Growing is difficult. There is no more difficult time than the present. Where future and past collide in depression and anxiety, where the chance of love and fear find their way in a weird type of hate/love relationship that expands into night’s of troubled sleep.

Last night I could not sleep until half way through my appointed schedule. Before sleeping, I felt death approach me in my chest, almost smelling its breath.

I always found it odd that in the times when I know something good can happen, when growth is good, the same challenges arise in front of me with each obstacle.  The fear of loss, not being good enough, saying the wrong words, let alone showing any sign of hope, edges me into a state of nonexistence.  

What ups the anty is the intermingling of sexual innuendos and loss of touch, challenging me to judge myself as not good enough.  Yet somehow, in some strange way, I am learning to no longer judge these as good or bad, yet disclosed and hidden. What is hidden shall be revealed. The lack of judgment brings me into the understanding that I am capable of loving myself. Thus bringing me into that divine question, revealing itself Monday, “Can you let go of the control over your loneliness, sorrow, and pain?”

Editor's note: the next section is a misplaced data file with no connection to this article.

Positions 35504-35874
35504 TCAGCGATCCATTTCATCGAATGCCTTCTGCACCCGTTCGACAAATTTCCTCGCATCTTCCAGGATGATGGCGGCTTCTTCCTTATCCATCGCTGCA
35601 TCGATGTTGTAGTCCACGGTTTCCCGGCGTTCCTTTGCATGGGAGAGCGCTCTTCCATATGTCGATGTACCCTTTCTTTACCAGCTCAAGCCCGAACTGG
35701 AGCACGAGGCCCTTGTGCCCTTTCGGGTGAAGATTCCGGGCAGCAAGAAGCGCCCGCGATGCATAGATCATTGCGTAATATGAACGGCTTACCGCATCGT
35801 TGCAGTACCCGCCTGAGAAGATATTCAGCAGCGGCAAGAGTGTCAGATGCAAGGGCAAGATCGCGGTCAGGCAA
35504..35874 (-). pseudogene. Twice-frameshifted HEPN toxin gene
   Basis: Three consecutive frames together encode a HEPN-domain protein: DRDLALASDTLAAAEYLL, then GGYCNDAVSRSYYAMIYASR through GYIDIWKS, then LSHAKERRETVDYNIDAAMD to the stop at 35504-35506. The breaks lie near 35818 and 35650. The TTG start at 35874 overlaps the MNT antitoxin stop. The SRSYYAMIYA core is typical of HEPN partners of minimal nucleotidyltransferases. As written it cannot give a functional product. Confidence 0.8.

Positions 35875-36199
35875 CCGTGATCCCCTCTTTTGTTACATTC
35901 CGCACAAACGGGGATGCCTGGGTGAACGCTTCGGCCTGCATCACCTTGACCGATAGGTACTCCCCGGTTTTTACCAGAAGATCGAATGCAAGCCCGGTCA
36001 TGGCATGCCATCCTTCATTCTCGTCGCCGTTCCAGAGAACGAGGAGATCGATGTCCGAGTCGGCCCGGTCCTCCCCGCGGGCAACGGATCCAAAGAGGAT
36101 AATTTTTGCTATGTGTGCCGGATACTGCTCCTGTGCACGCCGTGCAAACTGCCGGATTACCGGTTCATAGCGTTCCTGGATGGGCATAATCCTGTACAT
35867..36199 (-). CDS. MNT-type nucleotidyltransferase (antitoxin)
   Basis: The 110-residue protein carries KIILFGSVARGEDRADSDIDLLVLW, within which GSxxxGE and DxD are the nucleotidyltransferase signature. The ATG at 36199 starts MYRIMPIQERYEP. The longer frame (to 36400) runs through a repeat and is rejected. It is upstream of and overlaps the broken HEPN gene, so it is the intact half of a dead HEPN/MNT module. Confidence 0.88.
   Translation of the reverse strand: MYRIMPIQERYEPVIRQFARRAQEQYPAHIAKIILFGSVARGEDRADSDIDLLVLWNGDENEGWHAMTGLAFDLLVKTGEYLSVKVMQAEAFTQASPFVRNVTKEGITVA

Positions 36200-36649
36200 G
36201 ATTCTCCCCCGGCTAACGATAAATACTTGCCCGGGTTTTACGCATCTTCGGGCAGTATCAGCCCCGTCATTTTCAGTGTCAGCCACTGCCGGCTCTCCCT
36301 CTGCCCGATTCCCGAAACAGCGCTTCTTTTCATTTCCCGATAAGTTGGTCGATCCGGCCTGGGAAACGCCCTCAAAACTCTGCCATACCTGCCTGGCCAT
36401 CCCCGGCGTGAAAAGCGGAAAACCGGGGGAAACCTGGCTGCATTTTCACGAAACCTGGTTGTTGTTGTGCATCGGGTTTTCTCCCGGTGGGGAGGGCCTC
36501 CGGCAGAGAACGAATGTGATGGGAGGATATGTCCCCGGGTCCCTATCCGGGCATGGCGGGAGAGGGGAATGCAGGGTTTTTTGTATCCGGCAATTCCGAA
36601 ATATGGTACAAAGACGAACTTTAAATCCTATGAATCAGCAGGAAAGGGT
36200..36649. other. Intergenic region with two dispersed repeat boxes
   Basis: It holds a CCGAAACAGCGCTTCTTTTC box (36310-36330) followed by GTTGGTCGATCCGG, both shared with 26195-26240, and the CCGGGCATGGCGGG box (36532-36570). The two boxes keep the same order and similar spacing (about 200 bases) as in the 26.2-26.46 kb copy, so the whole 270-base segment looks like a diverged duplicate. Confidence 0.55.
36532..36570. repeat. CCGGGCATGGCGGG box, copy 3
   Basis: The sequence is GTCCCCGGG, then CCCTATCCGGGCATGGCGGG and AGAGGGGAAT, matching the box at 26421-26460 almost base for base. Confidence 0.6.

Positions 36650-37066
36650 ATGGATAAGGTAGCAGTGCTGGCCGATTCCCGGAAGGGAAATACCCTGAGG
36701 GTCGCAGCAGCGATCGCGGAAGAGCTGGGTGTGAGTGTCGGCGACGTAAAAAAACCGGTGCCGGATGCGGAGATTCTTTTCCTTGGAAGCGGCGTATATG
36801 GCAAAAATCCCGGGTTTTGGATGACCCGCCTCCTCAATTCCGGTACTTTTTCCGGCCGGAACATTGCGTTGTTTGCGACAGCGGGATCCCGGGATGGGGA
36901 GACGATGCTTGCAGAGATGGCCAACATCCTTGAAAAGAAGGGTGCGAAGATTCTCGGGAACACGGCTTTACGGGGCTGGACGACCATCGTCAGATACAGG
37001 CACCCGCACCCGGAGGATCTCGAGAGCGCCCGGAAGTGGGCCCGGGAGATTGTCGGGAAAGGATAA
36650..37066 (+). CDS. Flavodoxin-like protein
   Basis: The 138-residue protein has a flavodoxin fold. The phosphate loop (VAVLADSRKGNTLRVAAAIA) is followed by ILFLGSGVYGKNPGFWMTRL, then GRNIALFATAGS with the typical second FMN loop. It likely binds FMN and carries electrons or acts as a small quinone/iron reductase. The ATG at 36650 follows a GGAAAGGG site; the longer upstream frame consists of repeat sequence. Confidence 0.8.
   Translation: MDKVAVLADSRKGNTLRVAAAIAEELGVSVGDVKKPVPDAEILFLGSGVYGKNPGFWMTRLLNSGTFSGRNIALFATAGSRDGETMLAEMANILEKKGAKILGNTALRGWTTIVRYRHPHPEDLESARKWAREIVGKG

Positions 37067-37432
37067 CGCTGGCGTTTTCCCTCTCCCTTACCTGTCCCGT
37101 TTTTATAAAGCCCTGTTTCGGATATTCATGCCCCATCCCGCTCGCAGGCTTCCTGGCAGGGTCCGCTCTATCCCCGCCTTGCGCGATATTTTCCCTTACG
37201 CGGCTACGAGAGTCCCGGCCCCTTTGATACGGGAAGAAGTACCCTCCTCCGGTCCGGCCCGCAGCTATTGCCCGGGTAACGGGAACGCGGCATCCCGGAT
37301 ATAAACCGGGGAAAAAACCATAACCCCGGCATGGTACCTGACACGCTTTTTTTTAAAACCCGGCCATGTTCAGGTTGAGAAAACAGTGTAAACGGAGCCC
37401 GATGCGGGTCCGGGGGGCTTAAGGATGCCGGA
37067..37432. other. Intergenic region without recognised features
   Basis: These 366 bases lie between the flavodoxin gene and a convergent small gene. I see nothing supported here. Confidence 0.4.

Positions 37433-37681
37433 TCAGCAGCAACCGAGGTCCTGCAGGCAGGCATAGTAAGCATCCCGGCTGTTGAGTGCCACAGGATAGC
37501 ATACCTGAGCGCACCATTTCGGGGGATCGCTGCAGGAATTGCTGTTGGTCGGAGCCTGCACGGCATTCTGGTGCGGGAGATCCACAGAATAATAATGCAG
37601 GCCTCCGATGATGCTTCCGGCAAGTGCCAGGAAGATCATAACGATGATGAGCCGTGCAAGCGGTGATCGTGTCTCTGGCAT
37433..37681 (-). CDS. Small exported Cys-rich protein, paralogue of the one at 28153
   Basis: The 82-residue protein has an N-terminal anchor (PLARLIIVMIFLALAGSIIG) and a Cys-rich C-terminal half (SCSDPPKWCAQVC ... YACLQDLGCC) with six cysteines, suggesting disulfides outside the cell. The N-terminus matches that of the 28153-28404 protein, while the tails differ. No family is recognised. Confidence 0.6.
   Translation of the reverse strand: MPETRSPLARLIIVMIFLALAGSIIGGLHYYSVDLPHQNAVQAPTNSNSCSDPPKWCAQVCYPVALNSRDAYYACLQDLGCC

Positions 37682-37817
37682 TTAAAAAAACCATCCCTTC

Silence, I once thought, was my enemy.

Slowly, my friend, it has become.

It is not judgmental towards our weaknesses, our strengths, even

the bad and good acts we do to ourselves and others.

It is there when I am rejected or accepted.

It is willing to help me understand my weaknesses and gives me

insight into my character.

Through abuse, neglect, and rejection,

I was taught to keep silent, for I was not worth hearing.

How could I speak when I had trouble speaking?

By the judgments of others I learned, I was not valued,

I was not seen for who I am as a human,

only a body that is not measuring to the expectations

others so gallantly exalted to what is true, noble, right,

or what can help them feel better about themselves.

How sad I am finally knowing what silence is now.

My own silence and the silence of others.

The Most Frightening Thing

It is a scary event.

Uncontrolled.  Precariously exalted.


Black                                                                     and                                                                  white.

Throwing in some gray.

The first picture                                       the first scene.

The first act sets up the finale that breaks the soul.

There is no telling the end, only the repetition of the beginning.

Over and over it goes.

The fear of touch, the lack of touch.

Too much,

Touch                                                             in-between.

Skewed does the view come to me at night when sleep escapes                                          me.

But why?

I see my own, and others, and a mix of two people in one.

All intermingling,


three, and more.

The only way I see to get out is down.

The only truth is                                       Nothingness.

The deep.  Inward.  Silent.

The voices are finally leaving,                                                the thoughts no longer rambling.

After the event that played in my head, in my hands, at times, the tears come, but sobs remain, and I keep stringing myself along.

Freedom: what a strange concept.

No one around to hear my screams of peace.

I guess pain shows there is a need within the hole of life…